I’m like, “Yo, we have exceptional professionals who do this work, who would love to make space for it.” But I, I’m a little callous, because I’ve just been in it and seen at multiple premier institutions, the lack of effort they put into have these conversations, let alone make the changes in policies. And so it’s given me hope to talk to these people. But I really feel like the position that I played in this is unfortunately, like putting myself, and my feelings, and my experiences on the line so that you got to confront people. Like sit in your feelings, sit in the guilt, and sit in the privilege. I have this really… Because I was [inaudible 00:56:35]. I was like, “Oh, y’all know I’m black. I’m just doing these black things on the side.” And then people started getting killed, and I was like, “Wow, like this is affecting my ability to work.” And people are like, “Well, what are you talking about? I don’t know what you’re talking about. I haven’t heard of that, is it real? I don’t know.”
So then here at Berkeley, I’m like, “Look, Wisconsin was what it was, I really decided this degree isn’t worth my life.” I didn’t feel safe in Madison, Wisconsin. And so now everybody knows. I’m not ashamed to talk about my experiences, because they were mine. Who else is going to talk about this, if not me. So I come to Berkeley, and it wasn’t my goal to be out here sitting face to face with professors saying like, “Wow, y’all are really doing me a disservice.” It wasn’t my goal to do that. But then, as I continually get played by my classmates, and don’t get the benefit of a doubt, and mistakes aren’t learning opportunities for me, and [inaudible 00:57:29] those same privileges being given again, and again. [inaudible 00:57:33] it’s forced me to really have uncomfortable conversations, but ones that I’m proud of. Like having… how to shake these power dynamics with my academic advisor.
I’m like, “Yo, I’m black.” Centuries, like generations in this country there’s no separation like, “Oh, my family’s from here.” These are things that are impacting me and mine, and they have been, and they will continue to. You see me struggling, and so as I try to make space for myself in these places by saying, “Hey, I need time.” It also involves some really tough conversations like saying, “Hey, you’re not doing enough. And it makes me depressed, and in preventing me from competing at the best ability at my best.” The thing about it is I hate it, but I really feel like people need to hear it personally to believe it. It takes one person to say, “Hey, my first semester at Berkeley, when I was still identifying as a woman, one of my TAs playfully caught me a dumb bitch in front of my classmates.”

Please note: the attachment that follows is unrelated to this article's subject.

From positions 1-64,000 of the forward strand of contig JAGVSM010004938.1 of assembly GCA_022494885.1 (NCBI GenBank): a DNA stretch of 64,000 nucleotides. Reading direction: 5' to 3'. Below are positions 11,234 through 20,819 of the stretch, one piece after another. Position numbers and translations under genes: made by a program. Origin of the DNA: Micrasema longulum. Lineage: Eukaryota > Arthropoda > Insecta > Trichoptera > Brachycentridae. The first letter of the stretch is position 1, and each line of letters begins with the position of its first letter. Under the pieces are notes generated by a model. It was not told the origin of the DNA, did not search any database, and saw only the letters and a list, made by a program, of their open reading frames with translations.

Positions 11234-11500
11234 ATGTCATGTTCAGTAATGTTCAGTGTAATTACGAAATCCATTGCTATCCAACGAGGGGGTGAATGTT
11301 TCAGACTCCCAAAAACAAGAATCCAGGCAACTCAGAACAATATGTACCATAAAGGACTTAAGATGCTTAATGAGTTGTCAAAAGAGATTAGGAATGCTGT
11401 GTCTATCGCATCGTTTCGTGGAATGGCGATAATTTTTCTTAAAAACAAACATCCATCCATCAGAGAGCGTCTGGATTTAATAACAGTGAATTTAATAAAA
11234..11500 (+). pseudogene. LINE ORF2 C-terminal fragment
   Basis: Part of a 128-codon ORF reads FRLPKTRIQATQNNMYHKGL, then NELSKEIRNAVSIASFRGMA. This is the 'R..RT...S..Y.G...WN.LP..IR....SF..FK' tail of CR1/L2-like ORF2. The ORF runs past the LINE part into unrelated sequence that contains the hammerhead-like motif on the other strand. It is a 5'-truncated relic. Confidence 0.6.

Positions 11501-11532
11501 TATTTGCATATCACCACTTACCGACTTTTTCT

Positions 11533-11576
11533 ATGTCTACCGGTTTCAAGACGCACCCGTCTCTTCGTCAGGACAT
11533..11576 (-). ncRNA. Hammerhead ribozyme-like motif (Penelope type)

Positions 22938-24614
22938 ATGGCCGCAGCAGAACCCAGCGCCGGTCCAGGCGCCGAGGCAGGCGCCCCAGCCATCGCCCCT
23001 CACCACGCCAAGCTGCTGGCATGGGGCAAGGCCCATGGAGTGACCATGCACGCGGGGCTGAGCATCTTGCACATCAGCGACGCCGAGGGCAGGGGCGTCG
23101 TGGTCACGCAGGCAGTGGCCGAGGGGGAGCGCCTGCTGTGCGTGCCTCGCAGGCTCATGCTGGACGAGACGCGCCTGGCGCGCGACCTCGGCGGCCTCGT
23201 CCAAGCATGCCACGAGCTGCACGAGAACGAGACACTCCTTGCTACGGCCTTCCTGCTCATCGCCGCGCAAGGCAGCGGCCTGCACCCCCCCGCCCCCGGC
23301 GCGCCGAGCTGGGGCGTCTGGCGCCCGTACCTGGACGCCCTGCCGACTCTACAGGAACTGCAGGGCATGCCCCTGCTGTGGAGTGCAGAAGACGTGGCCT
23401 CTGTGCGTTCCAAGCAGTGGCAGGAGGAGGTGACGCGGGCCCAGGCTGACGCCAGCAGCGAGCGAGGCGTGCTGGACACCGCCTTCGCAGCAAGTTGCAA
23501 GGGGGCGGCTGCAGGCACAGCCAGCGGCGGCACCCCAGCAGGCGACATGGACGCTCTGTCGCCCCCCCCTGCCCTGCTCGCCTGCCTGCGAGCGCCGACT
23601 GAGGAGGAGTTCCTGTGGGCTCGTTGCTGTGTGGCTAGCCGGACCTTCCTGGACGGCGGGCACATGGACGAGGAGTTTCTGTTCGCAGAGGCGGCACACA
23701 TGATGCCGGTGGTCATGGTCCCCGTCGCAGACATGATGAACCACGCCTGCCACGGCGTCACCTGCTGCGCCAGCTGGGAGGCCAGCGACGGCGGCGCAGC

Who else is going to share these stories when we talk about changing the community, the culture, who’s response was there? Who’s response here for me? And then people are like, “Wow, at Berkeley, really?” And so I think we need to smash the veil off of how well we’re really doing and specifically in the sciences, I’m always like, “This isn’t objective.” We claim, “Wow, whoever gets to the right answer, good job.” But what about like how Heather was talking about the exclusivity that you experience in these spaces off ramp, and how much you really hurt you. I really saw my cohort in nuclear engineering was like eight people. I saw seven of them studying in the study lounge, and I’m like, “There is no other way to take this, but knowing that this is impacted specifically by my race to my gender.” Because the black guy was there, the white women was there. Where was I in those moments?
All that to say with my little rant, I really do firmly believe not naming yourself an ally, and really doing the work is my perspective. Is like who deemed you an ally? And it’s not a one time thing. It’s like, “Oh man, I stood up for Grey when they got called out. I’m a great advocate for trans people.” It’s like, “Oh, are you working on using gender neutral pronouns in everyday settings.” There’s more to it. I’m so excited to be having these conversations, and then also I’m like, “Who is going to take us back to my space?”
JENNIFER BROWN: Here, here. Oh, Grey, we’re here for you, and with you. I so appreciate the accountability, is what I hear in the way you describe the way you create accountability. You’re going further than polite, “I wish you would be a better ally.” It’s like, “Here’s where you’re falling short.” And it’s not just a one and done. It’s a lifestyle. It’s a way of being, and it’s never a destination. And you’ve got to enjoy the journey, I think too, of allyship, and learning, developing your muscle, and doing it and getting feedback from somebody like you, Grey. I know you tried to do this, but this would have been better.
GREY BATIE: [inaudible 01:01:07].